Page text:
Here is what Powell will say relative to Omicron: His written testimony highlights how the new variant could put the Fed in a difficult position in the coming months if it exacerbates inflation while also holding more workers back from seeking employment, which could lead wages to continue accelerating. “Greater concerns about the virus could reduce people’s willingness to work in person, which would slow progress in the labor market and intensify supply-chain disruptions,” Powell will note.

     Here is what Yellen will say regarding the debt limit: “I cannot overstate how critical it is that Congress address this issue. America must pay its bills on time and in full. If we do not, we will eviscerate our current recovery. In a matter of days, the majority of Americans would suffer financial pain as critical payments, like Social Security checks and military paychecks, would not reach their bank accounts, and that would likely be followed by a deep recession.”

Inflation in the Eurozone hit a record high in November. Consumer prices rose 4.9% from a year earlier in November, according to Eurostat, the European Union's statistics agency. That's the fastest annual rise reaching back to 1997, when records for the currency bloc begin. The main driver was energy prices, which rose 27.4% on year. The news will add pressure on the European Central Bank to outline how it plans to combat persistently rising prices.

     Eurozone inflation

America's power plants are low on coal. Stockpiles have dwindled to their lowest point since the 1970s, and the race to build up inventories ahead of heating season has sent domestic thermal coal prices to their highest levels in more than a decade, the Wall Street Journal reports (link).


FTC seeks more information on companies’ supply chains. The Federal Trade Commission (FTC) polled nine major retailers, wholesalers and goods suppliers including Amazon, Walmart, Kroger, Procter & Gamble and  and others about their practices, to help determine whether shortages are leading to anticompetitive behavior. The firms have 45 days to provide information on the causes of supply-chain problems, the FTC said in a statement.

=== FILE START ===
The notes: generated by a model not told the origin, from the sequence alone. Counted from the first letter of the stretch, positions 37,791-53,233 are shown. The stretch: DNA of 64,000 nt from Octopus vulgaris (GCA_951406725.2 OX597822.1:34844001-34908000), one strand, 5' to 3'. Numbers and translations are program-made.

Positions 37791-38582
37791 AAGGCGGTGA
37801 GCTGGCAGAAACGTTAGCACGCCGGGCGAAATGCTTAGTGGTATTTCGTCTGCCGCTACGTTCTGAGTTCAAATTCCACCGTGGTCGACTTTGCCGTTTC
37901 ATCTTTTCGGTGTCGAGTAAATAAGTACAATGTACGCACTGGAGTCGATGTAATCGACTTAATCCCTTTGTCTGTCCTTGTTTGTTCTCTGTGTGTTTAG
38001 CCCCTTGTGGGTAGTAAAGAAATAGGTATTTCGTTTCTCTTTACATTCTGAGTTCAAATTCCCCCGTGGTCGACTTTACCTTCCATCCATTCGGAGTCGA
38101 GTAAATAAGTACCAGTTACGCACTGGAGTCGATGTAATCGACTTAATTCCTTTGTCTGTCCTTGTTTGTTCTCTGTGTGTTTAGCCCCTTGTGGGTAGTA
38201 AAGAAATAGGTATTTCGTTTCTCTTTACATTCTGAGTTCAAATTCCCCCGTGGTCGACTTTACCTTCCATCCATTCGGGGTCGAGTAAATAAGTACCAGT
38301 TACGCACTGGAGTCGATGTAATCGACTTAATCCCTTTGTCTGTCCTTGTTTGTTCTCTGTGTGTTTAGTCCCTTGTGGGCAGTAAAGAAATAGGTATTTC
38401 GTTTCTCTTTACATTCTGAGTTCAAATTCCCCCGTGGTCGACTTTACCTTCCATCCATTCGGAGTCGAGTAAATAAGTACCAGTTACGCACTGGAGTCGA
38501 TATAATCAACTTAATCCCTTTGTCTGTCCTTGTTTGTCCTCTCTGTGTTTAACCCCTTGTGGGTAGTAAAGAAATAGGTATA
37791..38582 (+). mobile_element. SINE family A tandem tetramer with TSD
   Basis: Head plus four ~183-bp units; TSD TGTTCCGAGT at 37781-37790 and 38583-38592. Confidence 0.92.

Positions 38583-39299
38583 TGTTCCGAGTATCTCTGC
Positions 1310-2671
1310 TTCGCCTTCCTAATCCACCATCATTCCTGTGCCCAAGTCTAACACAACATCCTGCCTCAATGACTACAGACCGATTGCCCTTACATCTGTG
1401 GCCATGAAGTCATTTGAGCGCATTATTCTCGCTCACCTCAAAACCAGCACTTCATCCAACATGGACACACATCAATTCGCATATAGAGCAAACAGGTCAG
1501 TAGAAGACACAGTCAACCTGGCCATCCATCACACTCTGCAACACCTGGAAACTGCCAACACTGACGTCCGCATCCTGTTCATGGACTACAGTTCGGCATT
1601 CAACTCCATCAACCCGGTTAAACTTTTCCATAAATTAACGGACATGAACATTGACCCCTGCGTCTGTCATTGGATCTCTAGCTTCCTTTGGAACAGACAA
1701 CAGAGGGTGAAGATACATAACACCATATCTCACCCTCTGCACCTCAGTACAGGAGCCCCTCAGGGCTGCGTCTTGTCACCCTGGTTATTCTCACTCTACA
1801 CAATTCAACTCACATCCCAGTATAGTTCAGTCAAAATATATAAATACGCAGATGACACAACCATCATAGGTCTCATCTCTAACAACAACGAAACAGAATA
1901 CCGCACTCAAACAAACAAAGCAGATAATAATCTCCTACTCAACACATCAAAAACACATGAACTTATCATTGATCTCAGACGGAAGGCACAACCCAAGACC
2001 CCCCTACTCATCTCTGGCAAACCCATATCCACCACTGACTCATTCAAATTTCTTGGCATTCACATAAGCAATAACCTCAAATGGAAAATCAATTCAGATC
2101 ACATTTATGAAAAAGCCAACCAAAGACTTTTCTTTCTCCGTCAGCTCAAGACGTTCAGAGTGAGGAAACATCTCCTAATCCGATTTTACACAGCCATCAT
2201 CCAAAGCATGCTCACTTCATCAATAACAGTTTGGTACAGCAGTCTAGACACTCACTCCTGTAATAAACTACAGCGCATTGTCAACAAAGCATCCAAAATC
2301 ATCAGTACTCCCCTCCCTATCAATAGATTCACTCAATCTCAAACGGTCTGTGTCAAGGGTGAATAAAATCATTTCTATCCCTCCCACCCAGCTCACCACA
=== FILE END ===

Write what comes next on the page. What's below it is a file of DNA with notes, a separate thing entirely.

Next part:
The FTC wants them to provide internal documents regarding the disruptions, including “strategies related to supply chains; pricing; marketing and promotions; costs, profit margins and sales volumes; selection of suppliers and brands; and market shares.” The agency seeks to determine whether the logjams “are leading to specific bottlenecks, shortages, anticompetitive practices, or contributing to rising consumer prices.”

     The agency also asked for “voluntary comments” that could “provide an opportunity for market participants to surface additional issues and examples of how supply chain disruptions are affecting competition,” the statement said.

     Meanwhile, President Biden told top retail leaders he was committed to making sure their shelves were stocked for the holidays, and smaller stores are hoarding far more inventory than usual.

Market perspectives:

     • Outside markets: The U.S. dollar index is lower amid strength in the euro and British pound. The yield on the 10-year U.S. Treasury note is lower, trading below 1.45%. Gold and silver futures were up, with gold around $1,794 per troy ounce and silver around $22.85 per troy ounce.

     • Crude oil prices are down, with U.S. crude around $68.50 per barrel and Brent around $71.50 per barrel. Prices were lower in Asian action, with U.S. crude off $1.87 at $68.08 per barrel and Brent down $1.93 at $71.29 per barrel.    

     • Gasoline costs are pressuring household finances. U.S. prices have climbed about 50% in a year with drivers paying an average of $3.40 a gallon for regular.

         Gas prices

     • Biden administration said it would proceed with its plan to release oil from the Strategic Petroleum Reserve despite the recent slump in prices.

     • Ag demand: Japan is seeking to buy 51,773 MT of U.S. wheat in its weekly tender.

     • Weather: 

        Wx Today

Items in Pro Farmer's First Thing Today include:

     • Followthrough pressure overnight amid heightened risk aversion, month-end selling